The Qualities Required to Win a Conflict

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The Qualities Required to Win a Conflict

Perhaps one would think a survivor in a scandal would be the “good guy”. One might expect a successful person to be likeable and compassionate. Usually it is an assumption of a person whom possesses great charisma, positivity, and friendliness. Also we would assume it would be a law abiding citizen, well educated, and a role model, whom was simply caught in a bad predicament. Several instances in reality prove otherwise, and this character could be quite the opposite. This person is clever enough to manipulate others and protect oneself from an imminent fall from grace. In order to persevere from the price fixing controversy in a riveting, yet cutthroat profession of art auctioneering and business, a person must possess three defining attributes. One must possess these three key elements; which are: tenacity, meticulousness, and apathy. These aforementioned characteristics are all of which the Christie’s former CEO Christopher Davidge had possessed in order to prevail above the scandal and be successful in life.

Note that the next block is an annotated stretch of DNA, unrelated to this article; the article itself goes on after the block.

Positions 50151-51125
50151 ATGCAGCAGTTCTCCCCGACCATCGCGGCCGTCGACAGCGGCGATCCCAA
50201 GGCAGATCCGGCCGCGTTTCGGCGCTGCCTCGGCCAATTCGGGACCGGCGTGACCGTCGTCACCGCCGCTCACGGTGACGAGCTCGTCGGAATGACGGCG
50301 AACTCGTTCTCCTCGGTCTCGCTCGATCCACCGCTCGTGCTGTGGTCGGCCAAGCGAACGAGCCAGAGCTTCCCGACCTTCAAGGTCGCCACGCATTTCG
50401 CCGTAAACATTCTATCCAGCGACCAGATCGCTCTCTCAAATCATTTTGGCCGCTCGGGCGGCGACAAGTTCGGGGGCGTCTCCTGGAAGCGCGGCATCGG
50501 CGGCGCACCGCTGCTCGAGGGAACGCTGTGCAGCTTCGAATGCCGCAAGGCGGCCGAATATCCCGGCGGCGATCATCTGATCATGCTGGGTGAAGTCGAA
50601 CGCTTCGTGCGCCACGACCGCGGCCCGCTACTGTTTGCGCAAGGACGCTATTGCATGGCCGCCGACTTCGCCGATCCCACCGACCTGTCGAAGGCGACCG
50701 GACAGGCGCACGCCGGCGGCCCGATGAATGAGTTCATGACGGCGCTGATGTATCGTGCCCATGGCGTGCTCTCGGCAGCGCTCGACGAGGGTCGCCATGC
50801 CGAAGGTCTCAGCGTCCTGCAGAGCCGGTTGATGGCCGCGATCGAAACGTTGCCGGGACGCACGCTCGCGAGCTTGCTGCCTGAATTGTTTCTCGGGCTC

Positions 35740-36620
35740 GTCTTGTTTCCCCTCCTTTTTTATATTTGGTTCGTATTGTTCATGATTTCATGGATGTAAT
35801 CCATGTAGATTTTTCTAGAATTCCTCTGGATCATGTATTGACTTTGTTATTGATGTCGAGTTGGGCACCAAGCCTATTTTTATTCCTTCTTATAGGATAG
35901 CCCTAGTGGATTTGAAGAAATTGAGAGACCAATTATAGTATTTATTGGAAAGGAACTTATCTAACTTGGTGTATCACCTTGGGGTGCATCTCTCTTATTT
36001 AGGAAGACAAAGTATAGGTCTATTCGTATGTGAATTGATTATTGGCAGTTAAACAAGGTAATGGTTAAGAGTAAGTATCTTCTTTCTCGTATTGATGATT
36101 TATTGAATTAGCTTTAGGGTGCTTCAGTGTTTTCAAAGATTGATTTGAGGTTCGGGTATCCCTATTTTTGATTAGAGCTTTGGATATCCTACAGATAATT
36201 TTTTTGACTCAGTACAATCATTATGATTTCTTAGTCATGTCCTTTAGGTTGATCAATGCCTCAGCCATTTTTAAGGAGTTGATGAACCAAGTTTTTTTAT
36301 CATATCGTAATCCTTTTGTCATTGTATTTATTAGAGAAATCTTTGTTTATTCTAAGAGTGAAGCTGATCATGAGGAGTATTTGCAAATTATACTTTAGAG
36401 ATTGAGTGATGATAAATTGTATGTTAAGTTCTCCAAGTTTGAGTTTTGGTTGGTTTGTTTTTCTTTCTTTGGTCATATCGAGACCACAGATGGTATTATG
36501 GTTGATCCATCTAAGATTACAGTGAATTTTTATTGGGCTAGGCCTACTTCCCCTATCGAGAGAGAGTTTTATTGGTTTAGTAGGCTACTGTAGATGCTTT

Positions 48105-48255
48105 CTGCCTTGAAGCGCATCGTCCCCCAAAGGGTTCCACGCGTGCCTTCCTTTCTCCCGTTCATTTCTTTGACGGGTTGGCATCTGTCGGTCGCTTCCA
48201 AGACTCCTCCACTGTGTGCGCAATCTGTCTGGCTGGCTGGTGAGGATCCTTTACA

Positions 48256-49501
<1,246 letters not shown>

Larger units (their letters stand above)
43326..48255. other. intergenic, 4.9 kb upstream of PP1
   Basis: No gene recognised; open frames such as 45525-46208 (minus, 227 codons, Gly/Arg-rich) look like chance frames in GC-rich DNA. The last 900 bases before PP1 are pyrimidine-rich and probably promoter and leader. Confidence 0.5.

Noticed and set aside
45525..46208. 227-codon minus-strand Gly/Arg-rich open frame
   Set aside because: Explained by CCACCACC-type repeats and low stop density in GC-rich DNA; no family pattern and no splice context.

When leading one of the top Auction arts houses in the world, these powerhouses’ employees ought to expect results whether if they are good or bad. They expect loyalty and strong leadership. They place their lives in the chief executive’s hands, and it is the responsibility of the executive to commit wholeheartedly in the company to insure profit, growth, and stability. Obtaining an almost equal market share with its accomplice and competitor Sotheby’s, Davidge achieved this exact quality. He wanted to make an example of himself and achieve greatness than his forefathers could not have done. In addition, his personal desire to dethrone the prior executive propelled him to continue on his narcissistic path of glory. Even the Christie’s employees were uncomfortable around him. His successor Ed Dolman stated, “Chris was a remote, distant, dictatorial figure,” (132) which is another example of his tenacity in his leadership position. His commitment to staying afloat when the art market took a dive displayed his willingness to see a problem to completion. In 1995, after a year of the pivotal meeting between the chairmen of both Auction Houses, Alfred Taubman and Sir Anthony Tennant, Sotheby’s CEO Dede Brooks and Davidge had agreed there would be no more zero commissions, and prearranged very specific non-negotiable sliding scale of percentages. Although, a year later, the Art market revived and the auction houses reaped higher benefits and profits without knowing the deal underneath the table.
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